active seating

Product Review: FitBall Wedge

Originally written for in November 2010. Another one that didn't survive "The  Big Purge"
Do you suffer from back pain or poor posture? Sway, wiggle and squirm your way to correct posture and pain relief with the FitBall Wedge.
On December 11, 2009, Fox News reported that a study conducted by the Institute for Medicine and Public Health found that people spend an average of 56 hours a week sitting. In "That's the Way the Ball Bounces!" from Working Well, it states that the average American spends 14 hours a day sitting.
Even more alarming is the conclusion Genevieve Healy, Ph.D. from at the Cancer Prevention Research Centre after a conducting a study at the University of Queensland in Australia. She reports that not even 30 minutes a day at the gym can counteract the effects of sitting for eight, nine, or 10 hours a day.
Active sitting can relieve pain and fosters overall health. It is also known as "unsupported seating" and "sitting in motion." Active sitting encourages the body to move and adjust constantly. It also encourages the body to sit in a more natural position.
There are numerous benefits to active sitting, as stated by Fitterfirst, a supplier of active sitting devices:
  • improved core fitness: Continuous movement to re-stabilize your torso strengthens your spinal and abdominal muscles.
  • burn calories: You can burn up to 350 calories a day from active sitting.
  • improved balance: Active sitting is a form of balance training.
  • fosters natural body posture and alignment.
  • maintains blood flow. 

What is the FitBall Wedge?

  The FitBall Wedge is an active dynamic seating device. It is an 13" inflatable wedge made of PVC. One side is smooth while the other has sensory bumps. There is also a 10" FitBall Wedge Junior for children.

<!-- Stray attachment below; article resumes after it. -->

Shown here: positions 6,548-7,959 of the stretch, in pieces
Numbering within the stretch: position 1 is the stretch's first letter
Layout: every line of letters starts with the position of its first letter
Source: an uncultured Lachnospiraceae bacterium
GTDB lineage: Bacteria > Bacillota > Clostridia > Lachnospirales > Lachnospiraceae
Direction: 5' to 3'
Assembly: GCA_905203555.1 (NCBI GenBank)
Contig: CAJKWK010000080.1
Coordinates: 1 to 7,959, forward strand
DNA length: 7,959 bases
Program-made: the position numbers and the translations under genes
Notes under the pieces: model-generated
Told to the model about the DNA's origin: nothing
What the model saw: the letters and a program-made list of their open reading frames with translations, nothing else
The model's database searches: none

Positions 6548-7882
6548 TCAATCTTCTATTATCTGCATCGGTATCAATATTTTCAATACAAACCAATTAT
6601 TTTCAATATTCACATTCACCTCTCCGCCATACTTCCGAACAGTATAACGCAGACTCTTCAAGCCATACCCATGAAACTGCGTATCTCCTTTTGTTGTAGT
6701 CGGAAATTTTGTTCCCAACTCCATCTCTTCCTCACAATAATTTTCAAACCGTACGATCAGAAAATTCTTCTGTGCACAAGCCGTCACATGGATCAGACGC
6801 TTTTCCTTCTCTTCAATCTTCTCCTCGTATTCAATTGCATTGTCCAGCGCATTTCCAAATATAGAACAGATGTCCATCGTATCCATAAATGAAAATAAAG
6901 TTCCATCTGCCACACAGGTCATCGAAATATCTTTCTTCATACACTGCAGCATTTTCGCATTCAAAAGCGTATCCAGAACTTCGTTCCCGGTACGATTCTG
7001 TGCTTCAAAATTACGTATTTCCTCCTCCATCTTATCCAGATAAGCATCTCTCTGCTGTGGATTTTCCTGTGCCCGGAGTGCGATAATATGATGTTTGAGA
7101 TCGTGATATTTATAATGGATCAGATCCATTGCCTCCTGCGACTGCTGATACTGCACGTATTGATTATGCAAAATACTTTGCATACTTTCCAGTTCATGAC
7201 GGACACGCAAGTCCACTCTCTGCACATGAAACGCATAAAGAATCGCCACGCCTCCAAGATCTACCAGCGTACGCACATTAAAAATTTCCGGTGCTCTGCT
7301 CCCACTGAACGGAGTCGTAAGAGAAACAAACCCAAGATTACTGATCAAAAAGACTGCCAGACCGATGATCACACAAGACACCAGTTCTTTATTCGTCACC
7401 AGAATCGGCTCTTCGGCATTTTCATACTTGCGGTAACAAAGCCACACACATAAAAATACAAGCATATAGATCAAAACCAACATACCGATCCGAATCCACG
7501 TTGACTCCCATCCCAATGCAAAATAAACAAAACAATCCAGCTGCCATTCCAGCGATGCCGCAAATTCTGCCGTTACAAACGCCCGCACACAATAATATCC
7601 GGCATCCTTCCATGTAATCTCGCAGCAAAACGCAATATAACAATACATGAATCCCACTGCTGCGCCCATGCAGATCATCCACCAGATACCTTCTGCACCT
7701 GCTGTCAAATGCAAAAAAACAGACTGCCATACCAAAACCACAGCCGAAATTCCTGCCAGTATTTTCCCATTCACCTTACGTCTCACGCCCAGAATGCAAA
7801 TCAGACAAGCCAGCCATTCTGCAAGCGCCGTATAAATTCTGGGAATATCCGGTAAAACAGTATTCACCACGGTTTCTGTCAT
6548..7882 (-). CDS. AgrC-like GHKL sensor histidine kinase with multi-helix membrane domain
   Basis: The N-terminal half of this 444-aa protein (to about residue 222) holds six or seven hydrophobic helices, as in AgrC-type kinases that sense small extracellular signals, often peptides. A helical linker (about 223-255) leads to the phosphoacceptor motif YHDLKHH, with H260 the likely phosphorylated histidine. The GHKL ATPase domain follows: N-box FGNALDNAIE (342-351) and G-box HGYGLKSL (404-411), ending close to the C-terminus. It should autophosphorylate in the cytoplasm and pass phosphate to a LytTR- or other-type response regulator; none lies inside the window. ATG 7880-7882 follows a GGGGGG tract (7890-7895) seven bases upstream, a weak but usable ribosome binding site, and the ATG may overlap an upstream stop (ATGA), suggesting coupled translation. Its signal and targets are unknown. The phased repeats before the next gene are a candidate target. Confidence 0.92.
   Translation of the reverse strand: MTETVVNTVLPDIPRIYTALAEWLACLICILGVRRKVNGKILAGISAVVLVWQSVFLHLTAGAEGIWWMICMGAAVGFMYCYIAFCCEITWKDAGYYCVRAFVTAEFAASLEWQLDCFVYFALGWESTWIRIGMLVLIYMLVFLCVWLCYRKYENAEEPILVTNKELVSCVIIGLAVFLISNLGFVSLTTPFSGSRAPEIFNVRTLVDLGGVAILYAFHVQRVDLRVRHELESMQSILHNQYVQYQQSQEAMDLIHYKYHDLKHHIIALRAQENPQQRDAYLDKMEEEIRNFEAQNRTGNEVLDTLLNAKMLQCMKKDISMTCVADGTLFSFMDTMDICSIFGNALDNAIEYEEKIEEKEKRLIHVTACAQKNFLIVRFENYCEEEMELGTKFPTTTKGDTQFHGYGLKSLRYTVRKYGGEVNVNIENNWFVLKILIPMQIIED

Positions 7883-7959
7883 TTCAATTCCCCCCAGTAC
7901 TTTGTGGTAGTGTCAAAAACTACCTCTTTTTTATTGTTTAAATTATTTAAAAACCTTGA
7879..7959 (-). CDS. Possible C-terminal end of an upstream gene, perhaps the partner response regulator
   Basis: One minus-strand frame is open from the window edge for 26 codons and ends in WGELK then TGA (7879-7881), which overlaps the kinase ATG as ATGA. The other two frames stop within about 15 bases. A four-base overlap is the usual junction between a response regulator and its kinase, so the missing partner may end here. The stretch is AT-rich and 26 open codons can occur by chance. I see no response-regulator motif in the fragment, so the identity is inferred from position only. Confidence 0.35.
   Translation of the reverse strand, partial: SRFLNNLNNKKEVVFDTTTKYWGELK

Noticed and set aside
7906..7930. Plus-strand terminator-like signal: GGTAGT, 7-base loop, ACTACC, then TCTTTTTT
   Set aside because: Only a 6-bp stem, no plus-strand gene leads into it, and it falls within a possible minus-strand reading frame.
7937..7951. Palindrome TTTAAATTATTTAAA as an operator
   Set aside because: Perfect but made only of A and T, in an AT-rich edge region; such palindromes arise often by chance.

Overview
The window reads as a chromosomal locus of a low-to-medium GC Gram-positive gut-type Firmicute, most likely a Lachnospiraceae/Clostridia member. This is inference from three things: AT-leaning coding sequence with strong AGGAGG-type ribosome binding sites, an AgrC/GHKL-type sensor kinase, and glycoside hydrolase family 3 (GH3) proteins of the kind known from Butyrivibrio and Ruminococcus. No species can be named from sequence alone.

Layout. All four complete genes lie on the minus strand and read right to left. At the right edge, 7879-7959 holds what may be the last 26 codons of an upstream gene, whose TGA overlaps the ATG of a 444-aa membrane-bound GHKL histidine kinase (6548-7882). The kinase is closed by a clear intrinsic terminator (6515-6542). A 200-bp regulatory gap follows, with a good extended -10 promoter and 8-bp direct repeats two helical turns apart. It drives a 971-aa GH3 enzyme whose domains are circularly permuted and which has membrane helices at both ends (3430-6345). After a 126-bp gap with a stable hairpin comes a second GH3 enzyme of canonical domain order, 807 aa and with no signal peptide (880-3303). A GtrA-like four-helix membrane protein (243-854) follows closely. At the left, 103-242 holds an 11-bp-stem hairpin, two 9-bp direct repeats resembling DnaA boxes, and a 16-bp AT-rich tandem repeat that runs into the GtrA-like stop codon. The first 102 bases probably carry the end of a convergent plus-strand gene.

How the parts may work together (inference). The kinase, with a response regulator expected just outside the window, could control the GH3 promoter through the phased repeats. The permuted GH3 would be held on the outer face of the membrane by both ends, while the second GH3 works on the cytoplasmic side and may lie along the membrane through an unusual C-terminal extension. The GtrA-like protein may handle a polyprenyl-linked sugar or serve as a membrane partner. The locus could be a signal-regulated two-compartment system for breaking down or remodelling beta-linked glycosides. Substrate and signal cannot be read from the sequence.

The FitBall Wedge can be placed on the seat of any office chair or task chair. While sitting with the FitBall Wedge, make sure that both feet are firmly on the floor. Bounce in your seat, move back and forth and from side to side to enjoy the benefits of active sitting.
Alternatively, you can place the FitBall Wedge on the back of a chair for extra lumbar support.
You can use an air mattress pump or air raft pump to inflate the FitBall Wedge. Beginners should start with more air in their FitBall Wedge until they have adjusted to active sitting.
Simply wipe down the FitBall Wedge with soap and water to clean it.
User Testing and Assessment of the FitBall Wedge
  I purchased the FitBall Wedge one week ago to encourage my piano students to sit properly at the piano and to ease my own back pain.
My students, aged five to 50+, giggled over the new cushion and its bumps. "This is fun!" was a sentiment shared by most of my students just minutes into a lesson. My three fidgety students appeared more focused during their lessons. It helped that I placed another active seating disc at their feet. Each student who used the FitBall Wedge looked more relaxed at the piano bench and sat with proper posture. I have often noticed classically-trained pianists play with stiff posture and limited range of motion. My students were forced to move with the wedge, making their playing more natural looking, ergonomic and expressive.
I found the FitBall Wedge a back-saver. Between teaching and preparing for eight performances this month, I am at the piano over 30 hours a week and then sitting in front of a computer for at least an additional 10 hours a week. My back pain disappeared within minutes of sitting on the FitBall Wedge.